by Keyword: glycocalyx

Wagner, AM, Kostina, NY, Xiao, Q, Klein, ML, Percec, V, Rodriguez-Emmenegger, C, (2024). Glycan-Driven Formation of Raft-Like Domains with Hierarchical Periodic Nanoarrays on Dendrimersome Synthetic Cells Biomacromolecules 25, 366-378

The accurate spatial segregation into distinct phases within cell membranes coordinates vital biochemical processes and functionalities in living organisms. One of nature's strategies to localize reactivity is the formation of dynamic raft domains. Most raft models rely on liquid-ordered L-0 phases in a liquid-disordered L-d phase lacking correlation and remaining static, often necessitating external agents for phase separation. Here, we introduce a synthetic system of bicomponent glycodendrimersomes coassembled from Janus dendrimers and Janus glycodendrimers (JGDs), where lactose-lactose interactions exclusively drive lateral organization. This mechanism results in modulated phases across two length scales, yielding raft-like microdomains featuring nanoarrays at the nanoscale. By varying the density of lactose and molecular architecture of JGDs, the nanoarray type and size, shape, and spacing of the domains were controlled. Our findings offer insight into the potential primordial origins of rudimentary raft domains and highlight the crucial role of glycans within the glycocalyx.

JTD Keywords: Article, Artificial cells, Atomic force microscopy, Bicomponents, Bilayer, Bilayer membrane, Biochemical functionality, Biochemical process, Biological-membranes, Cell component, Cell membrane, Cellular parameters, Chemical interaction, Chemical structure, Chemistry, Cytology, Defined janus glycodendrimers, Dehydration, Dendrimer, Dendrimers, Dilution, Dimer, External agents, Fourier transform, Giant vesicles, Glycan, Glycans, Glycocalyx, Glycodendrimers, Janus dendrimer, Janus glycodendrimer, Lactose, Lateral organization, Lectin, Lipid rafts, Living organisms, Membrane damage, Membrane microdomain, Membrane microdomains, Membrane structure, Metabolism, Modulated phases, Molecule, Monomer, Nanoarrays, Oligosaccharide, Organization, Periodicity, Phase separation, Phase-separation, Phospholipids, Polysaccharide, Polysaccharides, Raft like domain, Relative humidity, Spatial segregation, Structure analysis, Sugars, Synthetic systems, Tetramer, Unclassified drug, Unilamellar vesicles, Water

Acosta-Gutierrez, S, Buckley, J, Battaglia, G, (2023). The Role of Host Cell Glycans on Virus Infectivity: The SARS-CoV-2 Case Advanced Science 10, 2201853

Glycans are ubiquitously expressed sugars, coating the cell and protein surfaces. They are found on many proteins as either short and branched chains or long chains sticking out from special membrane proteins, known as proteoglycans. This sugar cushion, the glycocalyx, modulates specific interactions and protects the cell. Here it is shown that both the expression of proteoglycans and the glycans expressed on the surface of both the host and virus proteins have a critical role in modulating viral attachment to the cell. A mathematical model using SARS-Cov-2 as an archetypical virus to study the glycan role during infection is proposed. It is shown that this occurs via a tug-of-war of forces. On one side, the multivalent molecular recognition that viral proteins have toward specific host glycans and receptors. On the other side, the glycan steric repulsion that a virus must overcome to approach such specific receptors. By balancing both interactions, viral tropism can be predicted. In other words, the authors can map out the cells susceptible to virus infection in terms of receptors and proteoglycans compositions.© 2022 The Authors. Advanced Science published by Wiley-VCH GmbH.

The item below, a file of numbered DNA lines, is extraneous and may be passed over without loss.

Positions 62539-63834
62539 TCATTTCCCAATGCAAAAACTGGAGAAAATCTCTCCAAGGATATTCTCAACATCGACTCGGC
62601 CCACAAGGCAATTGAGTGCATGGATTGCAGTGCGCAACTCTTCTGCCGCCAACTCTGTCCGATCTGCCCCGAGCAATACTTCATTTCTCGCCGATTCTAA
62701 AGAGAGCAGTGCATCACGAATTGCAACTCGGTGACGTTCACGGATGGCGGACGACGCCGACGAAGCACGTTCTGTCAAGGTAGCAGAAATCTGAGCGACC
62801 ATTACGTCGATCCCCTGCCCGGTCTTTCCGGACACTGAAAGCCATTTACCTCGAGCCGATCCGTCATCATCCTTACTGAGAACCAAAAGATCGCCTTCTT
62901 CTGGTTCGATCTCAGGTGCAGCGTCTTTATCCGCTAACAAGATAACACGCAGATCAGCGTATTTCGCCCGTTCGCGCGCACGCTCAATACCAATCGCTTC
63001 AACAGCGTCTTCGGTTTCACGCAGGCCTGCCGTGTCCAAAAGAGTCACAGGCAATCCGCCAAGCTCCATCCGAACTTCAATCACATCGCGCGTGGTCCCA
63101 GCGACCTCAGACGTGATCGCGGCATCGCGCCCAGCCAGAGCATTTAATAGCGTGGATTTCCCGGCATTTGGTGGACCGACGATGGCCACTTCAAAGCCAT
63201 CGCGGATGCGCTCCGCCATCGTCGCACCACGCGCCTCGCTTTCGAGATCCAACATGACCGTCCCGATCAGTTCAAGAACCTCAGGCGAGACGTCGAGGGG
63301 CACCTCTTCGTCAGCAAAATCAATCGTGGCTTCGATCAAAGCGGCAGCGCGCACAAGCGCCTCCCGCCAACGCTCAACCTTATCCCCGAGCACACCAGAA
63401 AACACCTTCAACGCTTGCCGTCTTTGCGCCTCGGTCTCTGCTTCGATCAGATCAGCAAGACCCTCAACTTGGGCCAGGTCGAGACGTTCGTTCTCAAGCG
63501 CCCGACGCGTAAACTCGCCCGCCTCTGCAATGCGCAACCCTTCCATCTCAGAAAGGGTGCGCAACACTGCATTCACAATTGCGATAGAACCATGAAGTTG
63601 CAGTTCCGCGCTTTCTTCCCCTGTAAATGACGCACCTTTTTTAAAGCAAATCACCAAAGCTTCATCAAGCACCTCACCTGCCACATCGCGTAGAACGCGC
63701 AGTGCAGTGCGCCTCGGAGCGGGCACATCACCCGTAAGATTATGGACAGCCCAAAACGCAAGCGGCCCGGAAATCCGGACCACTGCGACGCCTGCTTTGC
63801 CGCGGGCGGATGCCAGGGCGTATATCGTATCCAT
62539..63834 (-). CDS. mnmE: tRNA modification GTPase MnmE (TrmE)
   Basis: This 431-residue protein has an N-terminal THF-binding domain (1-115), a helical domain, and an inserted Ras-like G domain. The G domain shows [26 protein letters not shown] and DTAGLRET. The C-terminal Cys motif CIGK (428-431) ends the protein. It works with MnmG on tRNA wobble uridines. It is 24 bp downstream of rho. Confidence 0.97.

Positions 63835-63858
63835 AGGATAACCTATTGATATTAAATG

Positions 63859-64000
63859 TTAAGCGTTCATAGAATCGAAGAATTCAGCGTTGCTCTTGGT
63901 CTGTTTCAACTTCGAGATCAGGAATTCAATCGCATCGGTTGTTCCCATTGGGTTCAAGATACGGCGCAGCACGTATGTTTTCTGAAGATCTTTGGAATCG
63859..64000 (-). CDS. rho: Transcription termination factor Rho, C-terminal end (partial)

JTD Keywords: binding, entry, glycocalyx, mechanisms, multiplexing, multivalency, nanoparticles, recognition, super-selectivity, viral infectivity, Functional receptor, Glycans, Glycocalyx, Multiplexing, Multivalency, Nanoparticles, Super-selectivity, Viral infectivity

M Leite, D., Matias, D., Battaglia, G., (2020). The role of BAR proteins and the glycocalyx in brain endothelium transcytosis Cells 9, (12), 2685

Within the brain, endothelial cells lining the blood vessels meticulously coordinate the transport of nutrients, energy metabolites and other macromolecules essential in maintaining an appropriate activity of the brain. While small molecules are pumped across specialised molecular transporters, large macromolecular cargos are shuttled from one side to the other through membrane-bound carriers formed by endocytosis on one side, trafficked to the other side and released by exocytosis. Such a process is collectively known as transcytosis. The brain endothelium is recognised to possess an intricate vesicular endosomal network that mediates the transcellular transport of cargos from blood-to-brain and brain-to-blood. However, mounting evidence suggests that brain endothelial cells (BECs) employ a more direct route via tubular carriers for a fast and efficient transport from the blood to the brain. Here, we compile the mechanism of transcytosis in BECs, in which we highlight intracellular trafficking mediated by tubulation, and emphasise the possible role in transcytosis of the Bin/Amphiphysin/Rvs (BAR) proteins and glycocalyx (GC)-a layer of sugars covering BECs, in transcytosis. Both BAR proteins and the GC are intrinsically associated with cell membranes and involved in the modulation and shaping of these membranes. Hence, we aim to summarise the machinery involved in transcytosis in BECs and highlight an uncovered role of BAR proteins and the GC at the brain endothelium.

JTD Keywords: BAR proteins, Blood-brain barrier, Endothelium, Glycocalyx, Transcytosis, Tubulation